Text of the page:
What do we hear when we listen to John Coltrane’s “Alabama?”
A moving short essay by Ismail Muhammad, reconsidering the song in light of George Floyd's murder.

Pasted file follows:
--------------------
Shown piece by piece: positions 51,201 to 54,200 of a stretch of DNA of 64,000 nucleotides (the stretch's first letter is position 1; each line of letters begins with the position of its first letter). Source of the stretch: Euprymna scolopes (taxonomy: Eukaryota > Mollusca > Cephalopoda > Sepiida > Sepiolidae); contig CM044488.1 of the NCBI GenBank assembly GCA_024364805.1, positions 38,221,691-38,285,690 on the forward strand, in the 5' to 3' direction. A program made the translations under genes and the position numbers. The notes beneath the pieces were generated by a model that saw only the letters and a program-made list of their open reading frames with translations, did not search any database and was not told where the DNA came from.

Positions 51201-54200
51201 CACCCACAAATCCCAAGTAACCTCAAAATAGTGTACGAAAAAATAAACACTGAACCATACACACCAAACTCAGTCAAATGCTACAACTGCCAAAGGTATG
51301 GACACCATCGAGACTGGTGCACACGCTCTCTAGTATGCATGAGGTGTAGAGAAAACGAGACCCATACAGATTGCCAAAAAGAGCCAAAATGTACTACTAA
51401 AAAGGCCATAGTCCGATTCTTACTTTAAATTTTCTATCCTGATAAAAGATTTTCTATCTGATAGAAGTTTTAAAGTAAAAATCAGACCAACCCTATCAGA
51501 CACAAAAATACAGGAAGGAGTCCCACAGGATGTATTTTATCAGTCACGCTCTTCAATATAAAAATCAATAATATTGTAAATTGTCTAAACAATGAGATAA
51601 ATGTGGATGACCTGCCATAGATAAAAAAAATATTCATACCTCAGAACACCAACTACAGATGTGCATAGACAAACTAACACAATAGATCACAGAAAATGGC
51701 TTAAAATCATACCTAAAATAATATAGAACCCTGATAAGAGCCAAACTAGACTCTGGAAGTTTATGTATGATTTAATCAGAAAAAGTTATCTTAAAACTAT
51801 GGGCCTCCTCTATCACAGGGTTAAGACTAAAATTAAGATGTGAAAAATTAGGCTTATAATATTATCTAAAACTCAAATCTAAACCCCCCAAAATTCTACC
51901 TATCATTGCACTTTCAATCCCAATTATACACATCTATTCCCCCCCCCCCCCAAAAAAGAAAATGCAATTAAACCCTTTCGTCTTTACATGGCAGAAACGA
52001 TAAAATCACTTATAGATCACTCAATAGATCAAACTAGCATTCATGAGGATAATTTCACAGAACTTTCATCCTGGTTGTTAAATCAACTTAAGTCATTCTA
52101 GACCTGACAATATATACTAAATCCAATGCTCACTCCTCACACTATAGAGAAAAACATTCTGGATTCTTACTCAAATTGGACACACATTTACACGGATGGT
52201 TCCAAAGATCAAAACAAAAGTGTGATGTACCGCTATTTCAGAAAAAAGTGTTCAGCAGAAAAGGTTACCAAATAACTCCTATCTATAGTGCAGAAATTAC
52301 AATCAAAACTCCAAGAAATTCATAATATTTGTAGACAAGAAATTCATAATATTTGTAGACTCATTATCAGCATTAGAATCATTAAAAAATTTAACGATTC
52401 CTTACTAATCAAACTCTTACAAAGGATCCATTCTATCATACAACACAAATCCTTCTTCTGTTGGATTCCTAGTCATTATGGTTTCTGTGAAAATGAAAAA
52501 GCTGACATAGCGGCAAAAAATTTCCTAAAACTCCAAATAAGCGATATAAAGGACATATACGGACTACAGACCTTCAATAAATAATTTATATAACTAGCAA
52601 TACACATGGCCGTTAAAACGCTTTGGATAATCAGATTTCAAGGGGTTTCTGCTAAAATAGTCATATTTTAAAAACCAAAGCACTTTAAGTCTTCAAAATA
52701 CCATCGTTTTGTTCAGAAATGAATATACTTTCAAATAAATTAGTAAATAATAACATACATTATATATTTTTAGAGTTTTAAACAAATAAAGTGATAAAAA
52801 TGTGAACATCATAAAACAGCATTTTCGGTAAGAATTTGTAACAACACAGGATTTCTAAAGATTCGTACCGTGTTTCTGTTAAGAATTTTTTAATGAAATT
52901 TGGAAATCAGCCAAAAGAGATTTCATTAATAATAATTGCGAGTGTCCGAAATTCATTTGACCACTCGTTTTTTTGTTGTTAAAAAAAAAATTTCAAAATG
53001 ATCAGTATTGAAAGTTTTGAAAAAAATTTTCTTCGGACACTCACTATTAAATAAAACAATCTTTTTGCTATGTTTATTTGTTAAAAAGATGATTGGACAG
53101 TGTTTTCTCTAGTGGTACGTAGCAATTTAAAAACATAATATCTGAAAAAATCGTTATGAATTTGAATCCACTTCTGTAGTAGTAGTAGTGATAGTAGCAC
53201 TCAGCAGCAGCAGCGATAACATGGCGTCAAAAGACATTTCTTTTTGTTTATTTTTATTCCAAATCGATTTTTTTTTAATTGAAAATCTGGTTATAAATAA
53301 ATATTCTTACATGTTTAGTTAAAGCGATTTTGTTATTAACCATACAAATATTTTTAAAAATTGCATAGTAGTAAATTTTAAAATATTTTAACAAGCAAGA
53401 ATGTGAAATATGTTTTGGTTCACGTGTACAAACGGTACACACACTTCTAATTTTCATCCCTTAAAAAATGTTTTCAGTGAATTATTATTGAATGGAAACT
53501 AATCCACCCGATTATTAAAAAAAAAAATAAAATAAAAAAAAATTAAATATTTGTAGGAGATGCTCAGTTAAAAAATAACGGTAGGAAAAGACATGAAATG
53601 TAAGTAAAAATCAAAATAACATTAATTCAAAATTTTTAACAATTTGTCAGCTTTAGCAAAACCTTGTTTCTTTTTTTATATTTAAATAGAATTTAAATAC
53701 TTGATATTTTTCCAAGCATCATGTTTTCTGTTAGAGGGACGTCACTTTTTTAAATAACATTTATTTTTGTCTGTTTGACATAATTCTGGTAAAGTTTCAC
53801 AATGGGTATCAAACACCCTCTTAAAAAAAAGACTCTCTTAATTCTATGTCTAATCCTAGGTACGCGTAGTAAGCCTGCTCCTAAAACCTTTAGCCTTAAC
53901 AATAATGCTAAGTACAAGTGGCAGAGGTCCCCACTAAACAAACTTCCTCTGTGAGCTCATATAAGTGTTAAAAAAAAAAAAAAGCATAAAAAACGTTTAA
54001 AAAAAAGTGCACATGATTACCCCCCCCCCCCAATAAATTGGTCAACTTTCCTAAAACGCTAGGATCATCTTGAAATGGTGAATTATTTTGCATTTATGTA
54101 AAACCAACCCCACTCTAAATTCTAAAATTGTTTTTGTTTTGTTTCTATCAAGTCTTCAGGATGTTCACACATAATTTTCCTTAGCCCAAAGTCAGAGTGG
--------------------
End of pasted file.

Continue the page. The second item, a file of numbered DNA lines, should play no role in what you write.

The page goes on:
I started listening to and thinking about “Alabama” a lot in the aftermath of Philando Castile’s murder in the summer of 2016, which was reminiscent of the murders of Samuel DuBose, Alton Sterling, Terence Crutcher, Walter Scott, Jamar Clark, Sandra Bland, and countless others. I’d lay down and loop the song through my bedroom speakers because the sonic landscape that Coltrane conjures on the track suggests something about the temporality in which black grief lives, the way that black people are forced to grieve our dead so often that the work of grieving never ends. You don’t even have time to grieve one new absence before the next one arrives. (We hadn’t time to grieve Ahmaud Arbery before we saw the video of Floyd’s murder.) “Alabama” gives this unceasing immersion in grief a form. It’s there in the song’s disconcerting stops and starts, its disarticulated notes, its willingness to abandon virtuosity in favor of a style of playing that is repetitive, diffuse, tentative, and dissonant.